This picture, taken by an employee, shows the numerous stalactites and stalagmites found in Penn's Cave along with the "Statue of Liberty".
The Penn's Cave House was formerly known as the Penn's Cave Hotel and was built in 1885. It is no longer open to the public, but the grounds are open for walking. This photo is from Visit Penn State.
Backstory and Context
The legend of Malachi and the Indian, Nita-nee, is how the Nittany Mountain and Nittany Valley all got their name, and the story has been told for centuries. After Nittany Mountain was named came the Nittany Lion mascot. Harrison D. "Joe" Mason created the name during a baseball game against Princeton in 1904. It gained tremendous support from students, but the name was never officially voted on.
Legend has it that Malachi, a Frenchman, was camping near the cavern when he saw Nita-nee. They fell in love but were forbidden to be together, so they decided to run away. The chief of the tribe, O-Ko-Cho, who was also Nita-nee's father, had them captured. Malachi was thrown into the cavern where he met his death. Nita-nee's brothers then weighed his body down, and threw him into the deepest part of the waters.
Within the cavern, there are numerous things to see including stalactites and stalagmites. Among the most popular are the "Statue of Liberty" and "The Garden of Gods." These attractions can be seen because of lights that were installed by Robert P. Campbell in the nineteen twenties. The cavern used to be completely dark, in fact if the lights are turned off, tourists can't see their hand in front of their face. This is great for business and for tourists, but changing lightbulbs is quite a task. It takes two to three employees with a boat and ladder to change a bulb, and they have to do it all without harming the natural formations of the cave.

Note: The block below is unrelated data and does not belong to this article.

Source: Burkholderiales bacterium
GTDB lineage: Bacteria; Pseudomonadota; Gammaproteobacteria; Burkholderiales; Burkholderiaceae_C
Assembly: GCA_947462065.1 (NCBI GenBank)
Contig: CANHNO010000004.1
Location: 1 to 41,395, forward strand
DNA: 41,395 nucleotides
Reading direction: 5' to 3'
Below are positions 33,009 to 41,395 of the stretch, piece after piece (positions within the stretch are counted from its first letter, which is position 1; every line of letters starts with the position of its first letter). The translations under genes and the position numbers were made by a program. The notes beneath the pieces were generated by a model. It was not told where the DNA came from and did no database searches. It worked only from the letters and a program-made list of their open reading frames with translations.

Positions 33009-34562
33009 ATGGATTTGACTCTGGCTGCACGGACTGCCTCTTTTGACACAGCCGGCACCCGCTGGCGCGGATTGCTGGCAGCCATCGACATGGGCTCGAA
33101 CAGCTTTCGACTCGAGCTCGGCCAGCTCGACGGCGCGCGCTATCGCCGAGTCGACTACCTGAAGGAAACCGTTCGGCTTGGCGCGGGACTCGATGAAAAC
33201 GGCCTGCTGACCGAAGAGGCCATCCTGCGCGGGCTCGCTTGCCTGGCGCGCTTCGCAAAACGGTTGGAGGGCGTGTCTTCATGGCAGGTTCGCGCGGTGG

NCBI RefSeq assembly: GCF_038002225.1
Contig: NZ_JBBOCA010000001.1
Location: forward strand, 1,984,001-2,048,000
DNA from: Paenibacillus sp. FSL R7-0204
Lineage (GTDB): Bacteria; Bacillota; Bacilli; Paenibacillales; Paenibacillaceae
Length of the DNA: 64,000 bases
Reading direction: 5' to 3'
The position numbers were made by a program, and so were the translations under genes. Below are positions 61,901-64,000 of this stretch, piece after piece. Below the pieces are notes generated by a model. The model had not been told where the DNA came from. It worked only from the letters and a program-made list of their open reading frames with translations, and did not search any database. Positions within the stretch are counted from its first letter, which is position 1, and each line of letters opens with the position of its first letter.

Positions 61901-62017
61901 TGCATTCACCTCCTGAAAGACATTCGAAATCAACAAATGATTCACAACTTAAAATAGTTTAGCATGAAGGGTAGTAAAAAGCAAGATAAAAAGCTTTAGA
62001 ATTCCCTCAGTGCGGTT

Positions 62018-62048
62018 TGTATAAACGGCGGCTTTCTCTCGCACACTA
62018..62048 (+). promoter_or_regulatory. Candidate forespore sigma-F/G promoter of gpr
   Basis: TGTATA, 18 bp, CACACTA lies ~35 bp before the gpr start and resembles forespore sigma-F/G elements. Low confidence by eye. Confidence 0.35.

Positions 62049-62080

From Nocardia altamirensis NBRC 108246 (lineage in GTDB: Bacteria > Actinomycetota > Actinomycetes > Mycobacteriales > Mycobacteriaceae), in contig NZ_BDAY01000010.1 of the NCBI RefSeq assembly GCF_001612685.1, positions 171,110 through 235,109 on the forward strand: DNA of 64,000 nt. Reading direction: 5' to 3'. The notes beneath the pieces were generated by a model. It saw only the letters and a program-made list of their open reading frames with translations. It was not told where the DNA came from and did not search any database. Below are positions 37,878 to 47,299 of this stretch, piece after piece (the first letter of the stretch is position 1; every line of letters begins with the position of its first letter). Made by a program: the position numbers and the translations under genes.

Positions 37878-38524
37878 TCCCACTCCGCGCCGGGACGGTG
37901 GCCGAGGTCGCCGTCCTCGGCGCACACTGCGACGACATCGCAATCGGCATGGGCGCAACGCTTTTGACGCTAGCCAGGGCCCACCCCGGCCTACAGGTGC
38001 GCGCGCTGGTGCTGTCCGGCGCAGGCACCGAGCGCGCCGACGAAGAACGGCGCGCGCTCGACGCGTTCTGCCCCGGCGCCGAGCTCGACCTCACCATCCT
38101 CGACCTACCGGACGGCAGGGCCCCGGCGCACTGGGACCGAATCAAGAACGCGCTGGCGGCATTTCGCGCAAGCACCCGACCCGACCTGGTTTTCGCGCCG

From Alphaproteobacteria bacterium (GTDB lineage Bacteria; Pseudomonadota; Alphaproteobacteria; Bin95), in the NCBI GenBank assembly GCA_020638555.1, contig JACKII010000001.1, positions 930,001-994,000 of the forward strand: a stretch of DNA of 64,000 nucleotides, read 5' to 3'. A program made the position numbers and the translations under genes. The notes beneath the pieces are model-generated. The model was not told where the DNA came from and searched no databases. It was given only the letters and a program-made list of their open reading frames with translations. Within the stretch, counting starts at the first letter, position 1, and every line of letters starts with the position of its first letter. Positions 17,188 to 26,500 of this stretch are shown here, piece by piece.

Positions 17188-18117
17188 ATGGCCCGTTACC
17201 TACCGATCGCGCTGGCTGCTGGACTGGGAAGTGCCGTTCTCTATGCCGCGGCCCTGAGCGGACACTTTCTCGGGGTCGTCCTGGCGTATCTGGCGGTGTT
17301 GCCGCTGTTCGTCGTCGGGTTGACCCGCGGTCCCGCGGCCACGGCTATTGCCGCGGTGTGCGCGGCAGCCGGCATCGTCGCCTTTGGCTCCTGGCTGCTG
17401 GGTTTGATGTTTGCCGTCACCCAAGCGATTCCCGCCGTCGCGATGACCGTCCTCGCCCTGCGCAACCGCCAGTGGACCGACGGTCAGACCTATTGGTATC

Penn's Cave and the Penn's Cave House were added to the National Register of Historical Places in 1976, but the house has since been closed. The hotel was built in 1855 and was used to house overnight guests until 1919 and between 1920 and 1929 the building was used to serve meals to cavern guests. During this time it was also used for the gift shop and the ticket center, but it is now only used for corporate offices. The building is no longer open to the public, but you are able to walk on the grounds to observe the nineteenth century architecture.
Penn's Cavern has become one of Pennsylvania's largest attractions, and has offered commercial tourism since it first opened . It offers a tremendous amount of activities including the cavern tour, mining maze, mountain tour, and wildlife park. It is unlike anything other cavern in America.
Esposito, Jackie. All Things Nittany. Penn State University. . Accessed October 09, 2018. https://www.psu.edu/ur/about/nittanymascot.html.
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Kehnemui, Sharon. Penn's Cave marks history in Centre County. Daily Collegian. April 19, 1989. Accessed September 29, 2018. https://www.collegian.psu.edu/archives/article_d047de1d-e508-5359-a415-7dc9b9301877.html.
Penn's Cave and Wildlife Park. Visit PA. . Accessed September 29, 2018. https://visitpa.com/pa-family-fun/penns-cave-wildlife-park.
Shoemaker, Henry W. Penn's Grandest Caver; the history, legends, and description of Penn's Cave in Centre County, Pennsylvania. Archive. . Accessed September 29, 2018. https://archive.org/details/pennsgrandestcav00sho/page/n9.
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